As I've said repeatedly in interviews and in my books, Modern Minoan Paganism isn't a rules-and-regulations tradition but a broad pathway with room for many people to walk it, each in their own way. That's great in terms of personal spirituality but not so great in terms of finding other people to practice with.
Pagans of all stripes are scattered far and wide in the modern world. Sure, there are larger clusters of us in metropolitan areas. But unless you follow one of the big traditions with standardized rules, regs, and rites (Wicca, Druidry, and various types of Norse Paganism, for instance) you may have a hard time finding others who want to do the same thing you're doing.
I've talked before about the names the ancient Minoans used for their gods, here and here, and the difficulties of trying to figure out what those original names were. All we really have to go on is the administrative texts written in Linear B by the Myceneans (or their Minoan scribes). So all that information is filtered through the lens of the Mycenaean Greeks. Case in point: Dionysus.
He's very apropos for today - Winter Solstice - since this is his birthday in the Minoan sacred calendar, when he is born to the great mother goddess Rhea in her cave at sunrise. If you want to view the Minoan pantheon in terms of hierarchy, you'd have to say Rhea is at the top (at least, of the earthbound and Underworld gods - the ocean goddess Posidaeja and the cosmic goddess Ourania could be considered to be "above" her but that's another blog post).
A few weeks ago, I wrote about Minoan deity names in Linear B, the script the Mycenaean Greeks used to write their language toward the end of Minoan civilization. We still can't read Linear A, the script the Minoans used to write their native language, but the Mycenaeans borrowed so much of Minoan religion and culture that their texts give us a lot of information, even if most of them are just inventory lists of donations to temples.
Last time, I mentioned Atana Potnia, the early precursor to Athena who was apparently worshiped at Knossos. But we have quite a few more names of gods and goddesses, some of whom are manifestly Minoan and some of whom look to be a part of the blended Minoan-Mycenaean culture that lasted for several centuries before the Late Bronze Age collapse of cultures around the Mediterranean.
This little prosperity/abundance ritual comes from my book Ancient Spellcraft. The first edition is out of print but I'm hard at work on a revised and updated second edition that will be available in 2017. It's the first book I ever published, the first publishing contract I ever signed, a whopping 15 years ago - how time flies! So as we approach Thanksgiving here in the U.S., I wish you all the abundance, beauty, and gratitude life has to offer.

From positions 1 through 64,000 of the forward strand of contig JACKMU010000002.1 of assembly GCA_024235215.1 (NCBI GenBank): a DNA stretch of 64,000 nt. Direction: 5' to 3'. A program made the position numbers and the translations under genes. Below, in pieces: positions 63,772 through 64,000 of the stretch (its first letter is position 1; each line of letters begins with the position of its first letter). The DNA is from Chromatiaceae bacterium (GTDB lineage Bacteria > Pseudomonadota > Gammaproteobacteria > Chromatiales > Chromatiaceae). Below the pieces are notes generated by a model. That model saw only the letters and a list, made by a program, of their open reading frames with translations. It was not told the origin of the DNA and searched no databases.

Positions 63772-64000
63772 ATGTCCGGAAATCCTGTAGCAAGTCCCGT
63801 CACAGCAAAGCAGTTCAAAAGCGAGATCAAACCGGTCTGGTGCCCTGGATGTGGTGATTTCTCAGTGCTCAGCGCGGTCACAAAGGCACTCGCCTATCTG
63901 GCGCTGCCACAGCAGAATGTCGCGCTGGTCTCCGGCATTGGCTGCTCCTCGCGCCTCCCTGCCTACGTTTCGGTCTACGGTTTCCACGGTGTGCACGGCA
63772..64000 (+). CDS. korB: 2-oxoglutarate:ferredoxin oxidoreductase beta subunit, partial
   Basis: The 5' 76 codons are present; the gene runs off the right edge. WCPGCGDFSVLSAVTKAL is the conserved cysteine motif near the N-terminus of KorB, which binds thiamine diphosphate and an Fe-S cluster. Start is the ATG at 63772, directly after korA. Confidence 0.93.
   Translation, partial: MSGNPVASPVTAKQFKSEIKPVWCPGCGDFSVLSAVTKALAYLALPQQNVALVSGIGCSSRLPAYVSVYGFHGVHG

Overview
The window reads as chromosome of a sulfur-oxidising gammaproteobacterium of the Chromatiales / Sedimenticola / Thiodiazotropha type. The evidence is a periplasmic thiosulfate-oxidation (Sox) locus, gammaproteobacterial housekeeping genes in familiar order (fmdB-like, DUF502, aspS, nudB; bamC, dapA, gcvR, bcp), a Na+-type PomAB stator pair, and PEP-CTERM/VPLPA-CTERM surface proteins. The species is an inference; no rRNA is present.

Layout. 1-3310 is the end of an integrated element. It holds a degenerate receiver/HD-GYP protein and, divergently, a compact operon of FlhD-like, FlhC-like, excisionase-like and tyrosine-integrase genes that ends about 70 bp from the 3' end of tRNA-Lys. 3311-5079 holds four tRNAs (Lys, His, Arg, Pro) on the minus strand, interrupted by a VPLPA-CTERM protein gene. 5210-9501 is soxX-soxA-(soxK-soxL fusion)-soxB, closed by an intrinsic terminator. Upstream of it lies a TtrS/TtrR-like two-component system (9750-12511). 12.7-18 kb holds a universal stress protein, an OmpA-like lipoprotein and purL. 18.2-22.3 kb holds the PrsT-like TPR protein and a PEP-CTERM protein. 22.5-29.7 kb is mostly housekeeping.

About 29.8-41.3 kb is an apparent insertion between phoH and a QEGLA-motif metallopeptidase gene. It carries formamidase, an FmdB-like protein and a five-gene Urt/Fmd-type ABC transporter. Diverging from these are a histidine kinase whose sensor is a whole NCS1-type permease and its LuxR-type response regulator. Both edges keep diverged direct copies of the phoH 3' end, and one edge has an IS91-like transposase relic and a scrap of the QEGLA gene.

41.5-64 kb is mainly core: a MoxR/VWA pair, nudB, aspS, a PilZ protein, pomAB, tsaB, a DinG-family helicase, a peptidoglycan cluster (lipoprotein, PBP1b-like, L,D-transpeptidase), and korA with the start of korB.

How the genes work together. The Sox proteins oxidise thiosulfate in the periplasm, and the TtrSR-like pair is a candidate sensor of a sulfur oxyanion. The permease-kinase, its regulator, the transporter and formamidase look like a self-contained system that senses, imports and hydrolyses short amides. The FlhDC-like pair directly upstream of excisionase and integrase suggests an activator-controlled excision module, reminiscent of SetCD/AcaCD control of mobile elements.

The description of my Facebook group Ariadne's Tribe states that Modern Minoan Paganism isn't a reconstructionist tradition. That's true. Reconstructionist traditions use texts from the original culture to figure out what the religion looked like back then, and we don't have any Minoan texts that we can read. Linear A, the script the Minoans used to record their native language, is still untranslated. But we do have something close that has been deciphered: Linear B.
I know, the names of these scripts are maddeningly non-descriptive, but they tell us one thing right up front: Linear A came first, with the Minoans, who were one of the indigenous peoples of Old Europe and who inhabited Crete beginning in Neolithic times. Later, during the Bronze Age, the Mycenaean Greeks (who were an Indo-European people) came down through the Greek peninsula and met up with the Minoans. They learned a lot from the Minoans, including how to write (they were illiterate before contact with the Minoans).
Where I live in the northern hemisphere, the wheel of the year is turning inexorably toward Samhain, and my thoughts of course turn toward the ancestors and the Blessed Dead.
Like many other ancient cultures, the Minoans held their ancestors in high regard and honored them in their spiritual practice. But they didn't celebrate Samhain. I'm sure many people in ancient Crete did a little something to honor their ancestors on a regular, perhaps daily basis the way I light a candle on my ancestor altar every evening. But their big ancestor celebration happened at harvest time, which in the Mediterranean occurs in the spring. So...not Samhain.
Birds of all kinds are a common theme throughout Minoan art. We find them in natural settings and in ritual art, and in some very interesting combinations that suggest the Minoans worshiped a Bird Goddess.
In many cases, the artist depicted the birds with naturalistic realism, to the point that we can often identify the specific species. These images include swallows and partridges: